Other associations[edit]

The Christian apologist Arnobius, in his extended debunking of traditional Roman deities, connects Inuus and Pales as guardians over flocks and herds.[15] The woodland god Silvanus over time became identified with Faunus, and the unknown author of the Origo gentis romanae[16] notes that many sources said that Faunus was the same as Silvanus, the god Inuus, and even Pan.[17] Isidore of Seville identifies the Inui, plural, with Pan, incubi, and the Gallic Dusios.[18]

Diomedes Grammaticus makes a surprising etymological association: he says that the son of the war goddess Bellona, Greek Enyo (Ἐνυώ), given in the genitive as Ἐνυοῦς (Enuous), is imagined by the poets as goat-foot Inuus, "because in the manner of a goat he surmounts the mountaintops and difficult passes of the hills."[19]

Casuccini mirror[edit]

An Etruscan bronze mirror from Chiusi (ca. 300 BC), the so-called Casuccini mirror, may depict Inuus. The scene on the back is a type known from at least four other mirrors, as well as engraved Etruscan gems and Attic red-figure vases. It depicts the oracular head of Orpheus (Etruscan Urphe) prophesying to a group of figures. Names are inscribed around the edge of the mirror, but because the figures are not labeled individually, the correlation is not unambiguous; moreover, the lettering is of disputed legibility in some names. There is general agreement, however, given the comparative evidence, that the five central figures are Umaele, who seems to act as a medium; Euturpa (the Muse Euterpe), Inue (Inuus), Eraz, and Aliunea or Alpunea (Palamedes in other scenarios). The lovers in the pediment at the top are Atunis (Adonis) and the unknown E…ial where Turan (Venus) would be expected. The figure with outstretched wings on the tang is a Lasa, an Etruscan form of Lar who was a facilitator of love like the Erotes or Cupid.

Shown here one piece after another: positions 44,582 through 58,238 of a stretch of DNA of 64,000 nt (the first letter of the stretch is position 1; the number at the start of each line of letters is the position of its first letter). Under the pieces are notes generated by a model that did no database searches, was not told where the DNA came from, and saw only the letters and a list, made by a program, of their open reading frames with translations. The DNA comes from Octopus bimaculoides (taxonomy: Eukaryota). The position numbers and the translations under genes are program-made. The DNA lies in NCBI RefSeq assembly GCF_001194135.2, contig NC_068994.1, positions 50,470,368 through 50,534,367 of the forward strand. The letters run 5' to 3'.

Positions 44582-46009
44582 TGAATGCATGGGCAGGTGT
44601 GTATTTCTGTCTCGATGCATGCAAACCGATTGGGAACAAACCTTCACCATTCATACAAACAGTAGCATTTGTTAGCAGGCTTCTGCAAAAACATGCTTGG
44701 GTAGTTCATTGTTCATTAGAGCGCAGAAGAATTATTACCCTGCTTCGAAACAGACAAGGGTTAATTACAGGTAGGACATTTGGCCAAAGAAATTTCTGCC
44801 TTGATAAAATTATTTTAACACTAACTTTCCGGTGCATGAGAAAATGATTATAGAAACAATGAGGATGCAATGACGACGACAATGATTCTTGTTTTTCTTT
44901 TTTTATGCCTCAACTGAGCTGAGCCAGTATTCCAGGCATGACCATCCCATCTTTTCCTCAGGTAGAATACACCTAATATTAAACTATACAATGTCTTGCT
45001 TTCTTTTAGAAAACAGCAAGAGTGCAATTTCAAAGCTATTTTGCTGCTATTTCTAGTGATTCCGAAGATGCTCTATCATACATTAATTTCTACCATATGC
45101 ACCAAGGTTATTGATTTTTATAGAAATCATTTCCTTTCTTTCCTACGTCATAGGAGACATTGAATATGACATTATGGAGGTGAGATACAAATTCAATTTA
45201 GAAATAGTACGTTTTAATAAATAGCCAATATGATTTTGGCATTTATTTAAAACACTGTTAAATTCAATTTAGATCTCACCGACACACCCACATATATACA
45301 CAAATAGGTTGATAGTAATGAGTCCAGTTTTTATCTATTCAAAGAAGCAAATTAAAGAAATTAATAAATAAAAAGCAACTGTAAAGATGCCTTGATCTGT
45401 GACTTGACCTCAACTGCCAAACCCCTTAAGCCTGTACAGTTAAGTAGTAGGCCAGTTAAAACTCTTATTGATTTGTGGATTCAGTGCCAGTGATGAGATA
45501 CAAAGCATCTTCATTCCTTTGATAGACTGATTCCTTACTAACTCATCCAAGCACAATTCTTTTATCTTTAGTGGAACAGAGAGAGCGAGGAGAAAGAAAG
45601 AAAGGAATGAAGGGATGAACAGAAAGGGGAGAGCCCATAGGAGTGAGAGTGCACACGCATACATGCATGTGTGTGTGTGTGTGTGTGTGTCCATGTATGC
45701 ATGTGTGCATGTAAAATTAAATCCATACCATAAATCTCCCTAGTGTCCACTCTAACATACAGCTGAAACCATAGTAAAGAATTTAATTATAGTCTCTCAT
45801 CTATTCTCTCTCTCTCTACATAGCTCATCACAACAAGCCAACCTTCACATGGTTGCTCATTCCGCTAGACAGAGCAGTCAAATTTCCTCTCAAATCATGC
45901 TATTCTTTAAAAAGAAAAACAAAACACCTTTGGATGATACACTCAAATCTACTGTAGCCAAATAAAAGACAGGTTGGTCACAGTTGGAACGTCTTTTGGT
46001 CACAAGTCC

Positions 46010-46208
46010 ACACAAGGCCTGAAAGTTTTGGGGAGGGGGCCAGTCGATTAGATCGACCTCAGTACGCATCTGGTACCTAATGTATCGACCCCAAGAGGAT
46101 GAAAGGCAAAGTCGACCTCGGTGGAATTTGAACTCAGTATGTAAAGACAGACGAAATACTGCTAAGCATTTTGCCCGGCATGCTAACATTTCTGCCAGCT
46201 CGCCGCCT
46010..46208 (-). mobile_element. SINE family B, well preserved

The bearded Inuus appears in the center. Damage obscures his midsection and legs, but his left arm and chest are nude and muscled. On an otherwise very similar mirror, a spear-bearing youth replaces Inuus in the composition. No myth that would provide a narrative context for the scene has been determined.[20]

Darwinian connection[edit]

Charles Darwin used the nomenclature Inuus ecaudatus in writing of the Barbary ape, now classified as Macaca sylvanus.[21] Charles Kingsley wrote to Darwin in January 1862 speculating that certain mythological beings may represent cultural memories of creatures "intermediate between man & the ape" who became extinct as a result of natural selection:

References[edit]

  1. ^ See the infinitive form inire; ineundum is a gerund.
  2. ^ Servius, note on Aeneid 6.775; Julian Ward Jones, Jr., An Aeneid Commentary of Mixed Type: The Glosses in Mss Harley 4946 and Ambrosianus G111 inf. (Pontifical Institute of Mediaeval Studies, 1996), pp. 24, 31–32.
  3. ^ Katherine Nell MacFarlane, "Isidore of Seville on the Pagan Gods (Origines VIII. 11)," Transactions of the American Philosophical Society 70 (1980), p. 36, citing Otto's entry on Faunus in PW.
  4. ^ Livy 1.5.2: nudi iuvenes Lycaeum Pana venerantes per lusum atque lasciuiam currerent, quem Romani deinde vocarunt Inuum.